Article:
Color coding is used by some tarp manufacturers and each color seems to be signifying something. What makes potential buyers confused is that these companies are using different (internal) color-coding systems. You can find a red-colored tarp aimed to cover dangerous materials. On the other hand, some companies sell their red-colored tarps as a means to increase visibility. Or because they prefer the color.

The Amazing Popularity of Blue Tarps

Although generally considered basic pieces of gear, blue tarpaulins have become widely popular for their affordability and versatility. To the point of becoming symbolic.

No piece of gear is as symbolic of this fact as the plain blue tarps. Since they were first introduced to the market, blue tarps have been considered a symbol of a camper’s bag. They come in different sizes and reinforced edges.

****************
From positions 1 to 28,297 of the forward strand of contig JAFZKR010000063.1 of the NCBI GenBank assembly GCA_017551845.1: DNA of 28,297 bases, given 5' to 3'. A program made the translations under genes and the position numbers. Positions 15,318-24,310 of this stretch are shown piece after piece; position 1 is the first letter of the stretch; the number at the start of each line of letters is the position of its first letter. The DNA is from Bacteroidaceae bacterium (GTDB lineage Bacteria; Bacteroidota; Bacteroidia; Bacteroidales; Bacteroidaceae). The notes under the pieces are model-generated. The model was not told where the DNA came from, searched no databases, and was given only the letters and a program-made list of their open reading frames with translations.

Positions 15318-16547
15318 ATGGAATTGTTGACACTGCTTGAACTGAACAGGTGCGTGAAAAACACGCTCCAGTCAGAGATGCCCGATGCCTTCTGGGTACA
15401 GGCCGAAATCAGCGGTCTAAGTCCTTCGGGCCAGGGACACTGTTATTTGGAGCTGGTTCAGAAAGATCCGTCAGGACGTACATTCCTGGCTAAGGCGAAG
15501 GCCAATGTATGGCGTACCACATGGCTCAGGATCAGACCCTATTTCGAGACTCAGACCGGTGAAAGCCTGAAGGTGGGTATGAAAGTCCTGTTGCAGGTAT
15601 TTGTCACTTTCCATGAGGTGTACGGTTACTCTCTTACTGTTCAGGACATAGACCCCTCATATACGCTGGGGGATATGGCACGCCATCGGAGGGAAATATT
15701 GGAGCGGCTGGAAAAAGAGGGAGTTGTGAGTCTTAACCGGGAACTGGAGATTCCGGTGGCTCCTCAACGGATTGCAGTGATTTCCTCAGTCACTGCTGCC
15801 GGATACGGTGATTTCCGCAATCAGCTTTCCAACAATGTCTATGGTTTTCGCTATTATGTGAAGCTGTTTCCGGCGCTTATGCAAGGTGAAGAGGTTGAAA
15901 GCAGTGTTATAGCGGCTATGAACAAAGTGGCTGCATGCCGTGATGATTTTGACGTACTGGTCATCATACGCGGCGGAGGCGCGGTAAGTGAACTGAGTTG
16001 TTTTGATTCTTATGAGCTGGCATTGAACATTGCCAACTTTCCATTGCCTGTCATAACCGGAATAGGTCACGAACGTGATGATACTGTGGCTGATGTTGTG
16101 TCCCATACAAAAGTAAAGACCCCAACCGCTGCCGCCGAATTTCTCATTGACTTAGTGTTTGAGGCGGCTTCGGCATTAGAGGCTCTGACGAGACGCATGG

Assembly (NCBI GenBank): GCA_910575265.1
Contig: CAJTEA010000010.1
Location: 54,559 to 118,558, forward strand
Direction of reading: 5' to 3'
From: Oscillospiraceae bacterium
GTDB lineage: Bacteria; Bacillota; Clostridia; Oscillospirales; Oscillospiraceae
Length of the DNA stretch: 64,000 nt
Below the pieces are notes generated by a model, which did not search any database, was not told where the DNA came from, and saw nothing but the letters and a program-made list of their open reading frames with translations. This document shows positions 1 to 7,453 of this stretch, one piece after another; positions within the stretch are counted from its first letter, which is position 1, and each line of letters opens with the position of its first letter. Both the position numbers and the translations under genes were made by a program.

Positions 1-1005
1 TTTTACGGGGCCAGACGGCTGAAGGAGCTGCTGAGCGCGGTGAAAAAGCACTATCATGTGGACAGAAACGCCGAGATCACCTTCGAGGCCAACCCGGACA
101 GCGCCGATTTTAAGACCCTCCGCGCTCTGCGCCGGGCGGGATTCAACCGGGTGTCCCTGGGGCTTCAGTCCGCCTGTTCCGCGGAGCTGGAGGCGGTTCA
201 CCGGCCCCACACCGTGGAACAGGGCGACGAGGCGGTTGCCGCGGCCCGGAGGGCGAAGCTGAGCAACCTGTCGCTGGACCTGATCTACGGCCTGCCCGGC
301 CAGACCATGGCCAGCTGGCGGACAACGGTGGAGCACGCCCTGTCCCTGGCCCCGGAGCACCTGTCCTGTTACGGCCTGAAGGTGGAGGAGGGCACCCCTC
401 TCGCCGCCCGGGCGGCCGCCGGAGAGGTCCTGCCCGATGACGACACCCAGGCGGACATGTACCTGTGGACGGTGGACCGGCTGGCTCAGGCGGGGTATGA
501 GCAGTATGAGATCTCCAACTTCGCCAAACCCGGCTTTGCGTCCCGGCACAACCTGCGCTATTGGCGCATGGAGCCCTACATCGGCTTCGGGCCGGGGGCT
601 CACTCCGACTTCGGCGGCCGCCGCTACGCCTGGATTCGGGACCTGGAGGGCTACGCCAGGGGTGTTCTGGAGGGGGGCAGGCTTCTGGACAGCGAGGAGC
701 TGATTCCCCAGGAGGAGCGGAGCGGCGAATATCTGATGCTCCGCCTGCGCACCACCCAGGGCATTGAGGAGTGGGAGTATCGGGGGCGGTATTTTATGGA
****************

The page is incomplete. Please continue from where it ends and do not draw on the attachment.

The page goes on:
How Can Blue Tarps Be Used on Camping Trips

The incredible versatility of blue tarps is reflected in their wide range of application: 

  • Camping Bad Wrap – a bite crunchy for ideal rest, they provide additional protection to your camping bad, especially if you’re napping outside. They’re sure to protect your sleeping bag from getting wet and keep the sweat from wicking away moisture. 
  • Emergency Tents – if you’re camping in the rain or find yourself in a dust storm, you can easily save the day by stretching out a rope between two trees, put some weight on the edges, and hang your blue tarpaulin over. If you have a solid amount of blue tarps, you can assemble a triangular tubular tent that will keep the rain out, preventing it from pooling back into your tent.